European nations are begging the United States to send them natural gas to blunt dependence on Russia, but a lack of infrastructure and market realities are calling into question America’s ability to flex its new muscles as the world’s leading energy power.
The crisis in Ukraine is deepening European alarm over reliance on Russian energy, a weapon that Russian President Vladimir Putin uses to wield economic and political power. Western nations have begun imposing minor sanctions on Russia but aren’t hitting Putin where it really hurts, the energy trade, because Europe relies on Russia for some 30 percent of its natural gas and needs the energy.
Some congressional Republicans claim the key to countering Putin lies beneath Americans’ feet. The United States is in the midst of an oil and gas boom fueled by “fracking” _ a mining process called hydraulic fracturing _ and has overtaken Russia as the world’s top natural gas producer. But little of that American natural gas is sent abroad.
Rep. Cory Gardner, R-Colo., is pushing a bill to accelerate federal approval of export terminals, saying it would unlock U.S. natural gas supplies “to help free Ukraine and other European nations from Russia’s influence.” House Speaker John Boehner, R-Ohio, argues that Putin is happily exploiting the lack of U.S. natural gas exports in order to finance his geopolitical ambitions.
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But while calls for such a Berlin-airlift-style approach to rush American natural gas to Europe and liberate it from the Russians makes for a good political sound bite, such a move isn’t practical and vastly oversimplifies the issue. It would take years to build the necessary facilities on both sides of the Atlantic for shipping and receiving the liquefied natural gas. The countries most reliant on Russian energy, including Ukraine, have no terminals for receiving LNG tankers. They get their natural gas from pipelines.
“The potential in the short term is nothing,” said Edward Chow, an energy and security analyst at the Center for Strategic and International Studies.
There are also the realities of the free market. The U.S. Department of Energy has so far approved six applications for natural gas export terminals, but most of that gas is destined for Asia, where prices are far higher and companies can make more money than selling it in Europe.
Longer term, it’s not clear how price-competitive U.S. liquefied natural gas would be in Europe after the cost of transport is factored in, said Tim Boersma, an energy expert at the Brookings Institution in Washington. The American natural gas in Europe would have to compete against supplies from places such as Russia, Norway, Algeria, even the Netherlands and the United Kingdom.
“There’s no assurance the natural gas would go that way anyway given how high (natural gas) prices are in Asia,” said John Kilduff, a veteran analyst at energy trader Again Capital in New York. “That’s not a well-supplied global market, either.”
American natural gas exports still could diminish Russian power, however, even if those exports go to Asia and not Europe, according to Elizabeth Rosenberg, director of the energy security program at the Center for a New American Security.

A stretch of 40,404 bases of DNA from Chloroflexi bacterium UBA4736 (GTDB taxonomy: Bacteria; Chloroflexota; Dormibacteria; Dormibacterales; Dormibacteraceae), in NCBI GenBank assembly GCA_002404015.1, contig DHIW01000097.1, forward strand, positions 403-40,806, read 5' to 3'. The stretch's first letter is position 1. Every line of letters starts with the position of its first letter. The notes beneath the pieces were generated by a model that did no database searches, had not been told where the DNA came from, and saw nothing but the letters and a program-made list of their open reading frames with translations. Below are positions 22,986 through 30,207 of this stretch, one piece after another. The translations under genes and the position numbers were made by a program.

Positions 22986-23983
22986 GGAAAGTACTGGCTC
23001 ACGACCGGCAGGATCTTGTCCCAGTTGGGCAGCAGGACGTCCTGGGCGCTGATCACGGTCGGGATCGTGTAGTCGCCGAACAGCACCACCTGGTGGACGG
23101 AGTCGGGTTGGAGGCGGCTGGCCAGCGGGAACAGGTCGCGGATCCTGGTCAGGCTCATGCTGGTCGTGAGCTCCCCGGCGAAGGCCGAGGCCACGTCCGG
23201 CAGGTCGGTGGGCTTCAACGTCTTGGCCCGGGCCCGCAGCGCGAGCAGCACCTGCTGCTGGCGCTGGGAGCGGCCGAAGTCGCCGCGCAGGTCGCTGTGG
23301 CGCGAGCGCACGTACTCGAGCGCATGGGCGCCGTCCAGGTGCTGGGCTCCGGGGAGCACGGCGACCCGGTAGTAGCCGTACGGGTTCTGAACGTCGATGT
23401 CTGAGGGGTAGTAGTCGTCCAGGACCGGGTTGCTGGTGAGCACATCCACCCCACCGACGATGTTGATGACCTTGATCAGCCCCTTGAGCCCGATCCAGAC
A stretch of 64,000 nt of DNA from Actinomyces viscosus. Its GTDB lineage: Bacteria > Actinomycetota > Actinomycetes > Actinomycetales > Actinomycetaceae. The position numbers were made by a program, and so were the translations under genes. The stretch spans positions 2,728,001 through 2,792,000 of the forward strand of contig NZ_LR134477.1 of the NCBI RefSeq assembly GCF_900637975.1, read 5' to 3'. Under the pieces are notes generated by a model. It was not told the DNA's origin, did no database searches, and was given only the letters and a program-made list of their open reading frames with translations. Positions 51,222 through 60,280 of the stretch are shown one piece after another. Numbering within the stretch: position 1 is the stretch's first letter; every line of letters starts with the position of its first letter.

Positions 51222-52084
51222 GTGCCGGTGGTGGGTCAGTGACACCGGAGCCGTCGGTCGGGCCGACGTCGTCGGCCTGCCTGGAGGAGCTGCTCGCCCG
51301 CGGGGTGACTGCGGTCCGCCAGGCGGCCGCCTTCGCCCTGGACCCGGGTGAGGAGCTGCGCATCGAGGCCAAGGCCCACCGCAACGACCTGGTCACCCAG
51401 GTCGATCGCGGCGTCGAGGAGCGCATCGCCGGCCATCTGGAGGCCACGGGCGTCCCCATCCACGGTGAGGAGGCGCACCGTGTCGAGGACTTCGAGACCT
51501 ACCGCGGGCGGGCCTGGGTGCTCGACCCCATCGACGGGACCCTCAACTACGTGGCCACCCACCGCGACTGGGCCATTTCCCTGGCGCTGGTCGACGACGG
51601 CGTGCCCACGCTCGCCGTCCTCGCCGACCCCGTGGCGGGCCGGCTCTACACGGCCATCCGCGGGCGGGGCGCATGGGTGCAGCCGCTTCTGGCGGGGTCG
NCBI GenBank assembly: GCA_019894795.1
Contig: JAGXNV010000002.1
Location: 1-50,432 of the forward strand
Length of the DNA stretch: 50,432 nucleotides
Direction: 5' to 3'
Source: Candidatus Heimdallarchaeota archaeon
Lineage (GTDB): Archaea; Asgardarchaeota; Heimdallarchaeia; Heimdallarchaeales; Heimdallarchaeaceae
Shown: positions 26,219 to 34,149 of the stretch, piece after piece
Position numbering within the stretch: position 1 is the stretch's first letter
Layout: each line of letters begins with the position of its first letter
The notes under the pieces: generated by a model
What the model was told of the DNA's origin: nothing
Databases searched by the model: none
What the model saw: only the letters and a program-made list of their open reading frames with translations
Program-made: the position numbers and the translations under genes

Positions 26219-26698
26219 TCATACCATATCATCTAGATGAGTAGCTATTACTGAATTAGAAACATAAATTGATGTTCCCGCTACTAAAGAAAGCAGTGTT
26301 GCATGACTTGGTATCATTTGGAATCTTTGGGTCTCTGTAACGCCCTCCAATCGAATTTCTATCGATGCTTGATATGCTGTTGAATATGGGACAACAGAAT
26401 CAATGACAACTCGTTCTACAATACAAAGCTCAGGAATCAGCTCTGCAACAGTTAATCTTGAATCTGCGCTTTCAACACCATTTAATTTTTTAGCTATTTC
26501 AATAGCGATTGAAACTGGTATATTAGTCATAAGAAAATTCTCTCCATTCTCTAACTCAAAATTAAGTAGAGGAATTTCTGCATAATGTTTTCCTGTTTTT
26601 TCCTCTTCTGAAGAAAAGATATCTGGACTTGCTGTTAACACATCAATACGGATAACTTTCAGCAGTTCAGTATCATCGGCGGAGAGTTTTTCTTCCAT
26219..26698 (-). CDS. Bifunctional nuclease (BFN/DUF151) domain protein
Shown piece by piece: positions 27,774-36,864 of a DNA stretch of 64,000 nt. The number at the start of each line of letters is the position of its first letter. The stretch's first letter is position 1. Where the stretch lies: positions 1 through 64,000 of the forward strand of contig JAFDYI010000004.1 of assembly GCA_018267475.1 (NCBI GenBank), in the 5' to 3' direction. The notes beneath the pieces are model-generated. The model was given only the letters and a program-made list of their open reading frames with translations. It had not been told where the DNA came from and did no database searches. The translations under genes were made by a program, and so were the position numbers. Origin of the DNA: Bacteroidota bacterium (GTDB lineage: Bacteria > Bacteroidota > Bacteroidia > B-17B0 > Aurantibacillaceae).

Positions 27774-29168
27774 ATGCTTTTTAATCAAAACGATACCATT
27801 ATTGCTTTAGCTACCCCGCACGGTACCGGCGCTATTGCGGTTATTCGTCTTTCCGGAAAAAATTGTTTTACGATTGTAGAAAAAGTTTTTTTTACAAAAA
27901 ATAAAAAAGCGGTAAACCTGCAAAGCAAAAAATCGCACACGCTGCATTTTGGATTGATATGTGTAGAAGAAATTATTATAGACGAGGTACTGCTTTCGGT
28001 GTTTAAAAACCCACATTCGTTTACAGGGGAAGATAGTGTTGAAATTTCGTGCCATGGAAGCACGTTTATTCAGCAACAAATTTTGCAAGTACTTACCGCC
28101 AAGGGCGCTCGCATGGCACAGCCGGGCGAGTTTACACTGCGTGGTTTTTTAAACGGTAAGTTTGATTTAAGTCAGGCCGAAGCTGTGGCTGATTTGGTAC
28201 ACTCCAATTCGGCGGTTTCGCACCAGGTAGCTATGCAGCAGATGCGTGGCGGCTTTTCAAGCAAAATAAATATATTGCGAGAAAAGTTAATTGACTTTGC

That’s because it could lead other countries that would otherwise ship to Asia to send natural gas to Europe instead. For example, it could make sense for Middle Eastern and African nations to get more involved in the European market in the face of competition from U.S. energy exports to Asia. Any non-Russian natural gas that goes to Europe lessens Russia’s ability to dictate the price.
The crisis in Ukraine is already accelerating European efforts to get away from Russian natural gas, Rosenberg said. Poland is especially pushing to develop its own shale gas through fracking, and last week it offered six-year tax breaks to speed exploration and reduce its reliance on Russia.
Ukraine also is home to substantial shale gas reserves and has deals with Chevron and Shell in an effort to develop them.
Coal, much of it from America, also is growing in favor in Europe. European power plants could upgrade their technology and install dual-use boilers that would allow them to generate electricity from imported coal as well as natural gas. That would be attractive to coal exporters in both the United States and its rival coal-mining nation, Australia.
“It’s a much more polluting product, and it will make the Europeans nervous, but that is the only readily available alternative over the next few years,” said Patrick Clawson, a sanctions and energy expert at the Washington Institute for Near East Peace.
Exports of U.S. bituminous coal totaled 117 million tons last year, after rising to 125 million tons in 2012. Both years were well above historical averages, and Europe is the top destination for U.S. coal exports, much of it going to the Netherlands and Italy.
Russia has the advantage of a well-established pipeline network into Europe, but it stands to suffer greatly if Europeans do manage to come up with alternative energy sources.
Russia depends on Europe for 90 percent of the natural gas export revenues that it badly needs, said Chow, the analyst at the Center for Strategic and International Studies.
“So who has got leverage on whom?” he asked.